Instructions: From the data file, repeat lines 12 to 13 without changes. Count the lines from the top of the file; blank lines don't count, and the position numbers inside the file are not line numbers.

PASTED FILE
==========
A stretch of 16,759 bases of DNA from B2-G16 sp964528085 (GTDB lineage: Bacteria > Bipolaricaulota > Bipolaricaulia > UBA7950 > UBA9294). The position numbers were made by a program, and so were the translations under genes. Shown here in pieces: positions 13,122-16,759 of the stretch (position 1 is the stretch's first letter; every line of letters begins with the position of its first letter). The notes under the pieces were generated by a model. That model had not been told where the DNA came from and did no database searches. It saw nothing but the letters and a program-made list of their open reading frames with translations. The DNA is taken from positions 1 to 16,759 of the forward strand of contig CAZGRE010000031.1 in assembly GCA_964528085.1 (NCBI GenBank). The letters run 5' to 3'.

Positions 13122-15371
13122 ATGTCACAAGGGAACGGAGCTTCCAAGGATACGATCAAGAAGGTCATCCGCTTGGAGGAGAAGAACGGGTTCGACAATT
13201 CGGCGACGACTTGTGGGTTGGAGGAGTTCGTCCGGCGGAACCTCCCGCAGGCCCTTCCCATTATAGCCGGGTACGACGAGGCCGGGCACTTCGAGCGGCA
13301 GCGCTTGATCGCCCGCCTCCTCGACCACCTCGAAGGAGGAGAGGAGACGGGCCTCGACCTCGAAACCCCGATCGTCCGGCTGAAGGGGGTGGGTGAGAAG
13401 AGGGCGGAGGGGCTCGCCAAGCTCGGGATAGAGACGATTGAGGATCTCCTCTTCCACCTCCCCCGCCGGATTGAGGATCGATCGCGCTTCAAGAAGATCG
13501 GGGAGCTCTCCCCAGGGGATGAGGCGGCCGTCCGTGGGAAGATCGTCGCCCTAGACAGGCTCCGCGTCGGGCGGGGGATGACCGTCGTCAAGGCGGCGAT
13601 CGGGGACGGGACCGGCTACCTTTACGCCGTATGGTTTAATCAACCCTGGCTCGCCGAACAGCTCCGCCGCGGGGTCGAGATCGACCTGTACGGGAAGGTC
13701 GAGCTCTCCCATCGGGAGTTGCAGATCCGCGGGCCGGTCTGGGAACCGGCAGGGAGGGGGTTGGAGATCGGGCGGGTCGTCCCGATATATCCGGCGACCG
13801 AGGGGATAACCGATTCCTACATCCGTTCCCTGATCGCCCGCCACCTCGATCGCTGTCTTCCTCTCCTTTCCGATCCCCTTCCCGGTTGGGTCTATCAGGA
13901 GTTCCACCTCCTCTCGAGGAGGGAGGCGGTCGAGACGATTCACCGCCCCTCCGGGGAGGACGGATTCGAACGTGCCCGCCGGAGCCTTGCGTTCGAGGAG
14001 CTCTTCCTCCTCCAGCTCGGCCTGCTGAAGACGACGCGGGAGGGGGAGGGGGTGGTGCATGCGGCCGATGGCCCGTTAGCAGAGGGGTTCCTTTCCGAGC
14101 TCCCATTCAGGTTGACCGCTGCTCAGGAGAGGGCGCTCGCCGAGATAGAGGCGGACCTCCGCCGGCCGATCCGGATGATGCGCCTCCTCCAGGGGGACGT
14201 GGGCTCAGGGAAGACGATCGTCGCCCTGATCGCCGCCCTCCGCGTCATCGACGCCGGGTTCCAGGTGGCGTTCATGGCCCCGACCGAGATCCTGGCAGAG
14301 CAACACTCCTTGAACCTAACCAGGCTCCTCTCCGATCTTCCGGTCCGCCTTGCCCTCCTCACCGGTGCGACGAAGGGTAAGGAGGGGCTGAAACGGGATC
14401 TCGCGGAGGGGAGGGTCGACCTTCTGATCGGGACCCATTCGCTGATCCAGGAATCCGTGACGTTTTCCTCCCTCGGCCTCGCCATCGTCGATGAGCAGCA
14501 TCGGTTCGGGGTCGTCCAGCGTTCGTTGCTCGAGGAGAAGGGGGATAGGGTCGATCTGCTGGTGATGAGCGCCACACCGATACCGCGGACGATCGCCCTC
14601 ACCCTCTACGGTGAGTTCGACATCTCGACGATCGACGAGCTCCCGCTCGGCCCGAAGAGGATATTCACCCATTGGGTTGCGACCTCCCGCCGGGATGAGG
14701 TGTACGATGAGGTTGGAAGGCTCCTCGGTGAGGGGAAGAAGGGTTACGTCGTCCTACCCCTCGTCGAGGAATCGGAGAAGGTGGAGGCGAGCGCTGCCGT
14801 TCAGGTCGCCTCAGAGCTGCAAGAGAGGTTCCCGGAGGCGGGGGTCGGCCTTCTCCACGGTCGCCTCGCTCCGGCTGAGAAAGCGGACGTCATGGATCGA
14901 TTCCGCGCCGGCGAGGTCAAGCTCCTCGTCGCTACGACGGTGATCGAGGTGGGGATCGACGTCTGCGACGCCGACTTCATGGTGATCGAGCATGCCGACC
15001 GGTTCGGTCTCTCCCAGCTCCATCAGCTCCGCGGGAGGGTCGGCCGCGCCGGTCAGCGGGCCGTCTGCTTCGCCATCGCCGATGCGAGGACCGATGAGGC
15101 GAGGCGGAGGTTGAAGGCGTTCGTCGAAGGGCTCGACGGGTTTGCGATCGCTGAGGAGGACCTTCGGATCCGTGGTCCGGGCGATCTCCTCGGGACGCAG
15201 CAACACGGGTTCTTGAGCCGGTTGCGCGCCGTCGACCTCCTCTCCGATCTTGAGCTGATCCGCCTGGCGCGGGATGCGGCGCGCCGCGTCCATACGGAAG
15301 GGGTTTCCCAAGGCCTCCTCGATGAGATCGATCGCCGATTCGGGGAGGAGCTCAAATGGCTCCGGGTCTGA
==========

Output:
14001 CTCTTCCTCCTCCAGCTCGGCCTGCTGAAGACGACGCGGGAGGGGGAGGGGGTGGTGCATGCGGCCGATGGCCCGTTAGCAGAGGGGTTCCTTTCCGAGC
14101 TCCCATTCAGGTTGACCGCTGCTCAGGAGAGGGCGCTCGCCGAGATAGAGGCGGACCTCCGCCGGCCGATCCGGATGATGCGCCTCCTCCAGGGGGACGT